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The Commander object is the important part of the RSWL architecture. It is the center of execution of all user commands. Its methods are called with no arguments, since user commands coming from the menu or the toolbar have no arguments. If some information from the user is needed, the Commander elicits it from the user by, for instance, displaying a dialog box. In most cases it then calls the Model with the data obtained from the dialog dialog box to perform the required action.

The Model doesn't have access to any UI (except for message boxes, which it can display through TheOutput object). If changes in the model require UI updates (and they often do!) a notification system can be used (not part of RSWL, but easily implemented using the Notify pattern).

In WinTest, the Commander doesn't do much (and there is no Model!).

class Commander
    Commander (TopCtrl & ctrl)
        : _ctrl (ctrl)
    void Program_Exit ();
    Cmd::Status can_Program_Exit () const { return Cmd::Enabled; }
    void Program_About ();
    TopCtrl    & _ctrl;

The Commander usually requires access back to the Controller. Here this access will only be used to extract the handle to the top window.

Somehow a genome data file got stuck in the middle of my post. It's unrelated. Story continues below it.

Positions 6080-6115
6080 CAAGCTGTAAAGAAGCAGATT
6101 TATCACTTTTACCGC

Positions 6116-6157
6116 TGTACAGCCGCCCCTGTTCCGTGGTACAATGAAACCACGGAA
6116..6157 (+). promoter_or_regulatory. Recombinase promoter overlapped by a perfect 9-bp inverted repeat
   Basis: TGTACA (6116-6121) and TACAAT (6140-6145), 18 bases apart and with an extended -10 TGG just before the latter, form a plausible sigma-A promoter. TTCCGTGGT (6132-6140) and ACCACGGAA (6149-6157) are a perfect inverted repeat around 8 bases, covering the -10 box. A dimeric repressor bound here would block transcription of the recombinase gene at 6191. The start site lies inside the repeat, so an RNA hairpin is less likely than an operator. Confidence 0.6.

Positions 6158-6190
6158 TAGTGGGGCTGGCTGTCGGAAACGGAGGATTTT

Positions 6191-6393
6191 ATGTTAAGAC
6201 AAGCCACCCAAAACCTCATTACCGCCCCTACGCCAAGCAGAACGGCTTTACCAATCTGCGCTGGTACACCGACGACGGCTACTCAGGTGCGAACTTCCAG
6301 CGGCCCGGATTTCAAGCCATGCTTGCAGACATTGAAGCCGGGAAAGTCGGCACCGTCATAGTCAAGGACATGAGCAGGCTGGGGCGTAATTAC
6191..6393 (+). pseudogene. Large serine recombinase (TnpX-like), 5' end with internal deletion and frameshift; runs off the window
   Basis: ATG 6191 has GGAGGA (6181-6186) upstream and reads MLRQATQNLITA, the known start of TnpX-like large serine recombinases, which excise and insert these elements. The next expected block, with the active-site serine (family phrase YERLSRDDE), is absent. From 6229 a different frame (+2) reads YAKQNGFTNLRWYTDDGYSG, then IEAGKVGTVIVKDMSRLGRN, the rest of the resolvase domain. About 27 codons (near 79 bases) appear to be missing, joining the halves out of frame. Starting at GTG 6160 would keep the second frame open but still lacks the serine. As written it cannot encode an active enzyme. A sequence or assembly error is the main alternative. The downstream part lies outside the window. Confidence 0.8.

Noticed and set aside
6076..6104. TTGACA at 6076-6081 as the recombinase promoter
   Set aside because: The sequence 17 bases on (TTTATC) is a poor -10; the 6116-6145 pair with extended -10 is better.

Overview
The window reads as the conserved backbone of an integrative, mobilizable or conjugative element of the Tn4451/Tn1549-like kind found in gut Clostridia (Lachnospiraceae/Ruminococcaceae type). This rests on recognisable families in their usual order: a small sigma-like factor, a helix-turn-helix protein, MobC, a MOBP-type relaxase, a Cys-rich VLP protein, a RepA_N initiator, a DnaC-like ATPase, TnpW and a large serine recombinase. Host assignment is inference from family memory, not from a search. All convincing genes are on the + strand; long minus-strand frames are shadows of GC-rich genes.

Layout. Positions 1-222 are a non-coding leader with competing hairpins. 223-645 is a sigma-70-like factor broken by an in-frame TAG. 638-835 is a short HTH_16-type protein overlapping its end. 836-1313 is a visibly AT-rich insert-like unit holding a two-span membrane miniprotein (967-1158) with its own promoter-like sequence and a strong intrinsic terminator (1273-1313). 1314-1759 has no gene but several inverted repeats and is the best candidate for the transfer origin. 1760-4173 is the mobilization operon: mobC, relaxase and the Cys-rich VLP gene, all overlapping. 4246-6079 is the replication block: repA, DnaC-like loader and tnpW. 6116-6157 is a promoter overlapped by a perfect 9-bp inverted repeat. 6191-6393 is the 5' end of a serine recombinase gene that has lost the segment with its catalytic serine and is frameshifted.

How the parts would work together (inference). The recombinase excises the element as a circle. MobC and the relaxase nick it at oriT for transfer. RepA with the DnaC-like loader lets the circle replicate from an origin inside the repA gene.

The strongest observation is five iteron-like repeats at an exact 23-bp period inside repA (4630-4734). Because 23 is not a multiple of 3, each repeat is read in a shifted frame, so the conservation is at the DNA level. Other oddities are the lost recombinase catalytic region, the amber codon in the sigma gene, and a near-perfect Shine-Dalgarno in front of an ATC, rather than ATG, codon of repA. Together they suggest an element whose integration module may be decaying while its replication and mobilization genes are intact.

There are only two commands available in WinTest--Exit and About. Note that our naming convention is based on the names of menu items. Both commands here corresponds to menu items from the "Program" menu. Optionally, one can define methods that return the availability status of each command. For instance, can_Program_Exit is called (internally) when the Program menu is unrolled. It returns Cmd::Enabled, so the item will be always enabled. But it might also return other values, making the item either disabled or totally absent.

The implementation of WinTest commands is rather trivial. Program_Exit destroys to top level window, thus closing the application.

void Commander::Program_Exit () 
    _ctrl.GetWindow ().Destroy ();

Program_About displays the about dialog. We can see here how simple it is to display a dialog using RSWL (more about it later). All we need is a dialog controller and the resource file with the visual layout of the dialog (the resource ID is kept in the specific dialog controller).

void Commander::Program_About ()
    AboutDlgCtrl ctrl;
    Dialog::Modal dlg (_ctrl.GetWindow (), ctrl);

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